A player who tore his ACL on a recruiting visit to Oregon in 2015 is suing the university and members of its men's basketball coaching staff for alleged negligence.

Crisshawn Clark, who is now a junior guard at Portland, claims to have suffered the injury during a workout on an official visit to OU's campus in Eugene, Oregon during a time in which it was against NCAA rules for him to be doing that. He is seeking at least $100,000 for "pain and suffering," according to the Oregonian, as well as loss of future income due to the knee injury.

Oregon offered Clark a full-ride scholarship while he was a sophomore at Canada College in October 2015 before his visit, then suffered the injury during a workout the lawsuit claims was led by assistant coach Mike Mennenga. And while Oregon paid for the surgery for Clark's ACL repair, the lawsuit, citing NCAA bylaw, states that he should not have been working out to begin with.

"U of O violated the aforementioned NCAA Bylaw by putting Mr. Clark through an evaluative workout prior to the exhaustion of his two-year eligibility in basketball, as well as after U of O's opening day of classes for its term," the lawsuit reads. "All or part of Mr. Clark's medical and rehabilitation expenses related to the October 17, 2015, left knee injury were paid by or on behalf of the U of O; however, Mr. Clark suffered significant other damages in connection with the October 17, 2015, left knee injury for which he is entitled to and should receive compensation."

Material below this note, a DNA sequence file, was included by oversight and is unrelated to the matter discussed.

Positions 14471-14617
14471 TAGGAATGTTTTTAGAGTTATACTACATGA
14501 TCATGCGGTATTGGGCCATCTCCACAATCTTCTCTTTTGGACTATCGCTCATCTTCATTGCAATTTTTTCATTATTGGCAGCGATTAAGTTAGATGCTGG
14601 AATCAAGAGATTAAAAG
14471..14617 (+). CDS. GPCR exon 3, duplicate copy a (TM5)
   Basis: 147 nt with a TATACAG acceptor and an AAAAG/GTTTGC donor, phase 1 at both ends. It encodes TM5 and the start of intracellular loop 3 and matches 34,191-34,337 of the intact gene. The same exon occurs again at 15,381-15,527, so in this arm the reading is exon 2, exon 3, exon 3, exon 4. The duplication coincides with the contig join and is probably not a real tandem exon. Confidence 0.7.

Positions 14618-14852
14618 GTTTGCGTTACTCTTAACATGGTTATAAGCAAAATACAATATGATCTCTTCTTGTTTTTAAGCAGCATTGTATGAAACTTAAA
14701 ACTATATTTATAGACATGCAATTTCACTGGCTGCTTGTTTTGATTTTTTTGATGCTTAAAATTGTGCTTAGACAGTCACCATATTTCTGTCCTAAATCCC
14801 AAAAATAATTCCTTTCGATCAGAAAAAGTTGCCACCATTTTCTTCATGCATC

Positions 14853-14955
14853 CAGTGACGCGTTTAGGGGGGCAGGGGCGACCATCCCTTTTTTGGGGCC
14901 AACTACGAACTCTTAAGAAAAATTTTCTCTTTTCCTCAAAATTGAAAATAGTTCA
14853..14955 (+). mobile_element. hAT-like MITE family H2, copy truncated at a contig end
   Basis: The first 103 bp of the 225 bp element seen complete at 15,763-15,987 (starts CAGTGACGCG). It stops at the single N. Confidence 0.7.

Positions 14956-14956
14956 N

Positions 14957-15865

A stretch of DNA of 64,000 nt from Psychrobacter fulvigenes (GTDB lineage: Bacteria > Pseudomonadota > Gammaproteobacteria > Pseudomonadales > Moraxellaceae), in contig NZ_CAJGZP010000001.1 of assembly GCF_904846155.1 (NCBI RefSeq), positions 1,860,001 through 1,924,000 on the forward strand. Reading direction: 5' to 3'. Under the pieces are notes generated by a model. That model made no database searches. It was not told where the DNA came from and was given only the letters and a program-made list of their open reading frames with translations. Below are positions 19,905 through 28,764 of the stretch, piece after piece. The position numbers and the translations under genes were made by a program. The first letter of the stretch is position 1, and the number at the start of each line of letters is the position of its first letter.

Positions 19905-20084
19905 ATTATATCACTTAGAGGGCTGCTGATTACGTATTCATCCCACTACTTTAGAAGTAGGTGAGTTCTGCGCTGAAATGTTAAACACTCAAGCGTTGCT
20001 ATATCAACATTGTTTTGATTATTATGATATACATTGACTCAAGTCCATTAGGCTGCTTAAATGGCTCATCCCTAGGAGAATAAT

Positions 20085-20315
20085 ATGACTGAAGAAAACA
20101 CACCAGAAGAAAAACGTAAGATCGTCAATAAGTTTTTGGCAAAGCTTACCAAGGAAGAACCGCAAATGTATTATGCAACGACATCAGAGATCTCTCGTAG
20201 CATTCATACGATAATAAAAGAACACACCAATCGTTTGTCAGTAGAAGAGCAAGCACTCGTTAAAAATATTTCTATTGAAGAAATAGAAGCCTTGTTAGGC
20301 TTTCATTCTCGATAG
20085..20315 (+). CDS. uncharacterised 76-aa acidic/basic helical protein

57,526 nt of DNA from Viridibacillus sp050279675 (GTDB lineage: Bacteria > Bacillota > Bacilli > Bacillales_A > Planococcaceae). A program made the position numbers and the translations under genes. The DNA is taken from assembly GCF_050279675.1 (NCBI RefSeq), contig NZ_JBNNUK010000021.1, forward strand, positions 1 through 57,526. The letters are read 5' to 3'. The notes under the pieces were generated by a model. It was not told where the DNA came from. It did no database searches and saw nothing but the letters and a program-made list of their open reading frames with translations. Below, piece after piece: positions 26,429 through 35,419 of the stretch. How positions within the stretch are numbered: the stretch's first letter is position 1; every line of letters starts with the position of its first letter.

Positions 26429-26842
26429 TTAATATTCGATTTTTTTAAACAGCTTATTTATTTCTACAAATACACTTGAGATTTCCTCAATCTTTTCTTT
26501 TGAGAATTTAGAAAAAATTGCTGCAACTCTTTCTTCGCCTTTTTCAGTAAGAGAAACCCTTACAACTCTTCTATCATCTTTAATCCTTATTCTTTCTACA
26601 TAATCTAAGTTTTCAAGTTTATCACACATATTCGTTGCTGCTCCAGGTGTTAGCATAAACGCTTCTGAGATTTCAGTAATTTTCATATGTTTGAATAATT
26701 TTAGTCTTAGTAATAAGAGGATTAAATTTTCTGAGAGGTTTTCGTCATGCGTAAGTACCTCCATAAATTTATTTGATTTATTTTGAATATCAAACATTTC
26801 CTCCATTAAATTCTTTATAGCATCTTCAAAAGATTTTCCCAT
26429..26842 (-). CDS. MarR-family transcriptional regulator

Ducks coach Dana Altman, assistant coaches Kevin McKenna, Tony Stubblefield and Mennenga are all named in the suit, as well as director of basketball operations Josh Jamieson.

Clark later signed with Pittsburgh following his injury after missing his entire sophomore season at Canada College, but did not play for the Panthers after missing the entire 2016-17 season due to a torn MCL and meniscus injury. He transferred this offseason to Portland but will miss the 2017-18 season due to NCAA transfer rules.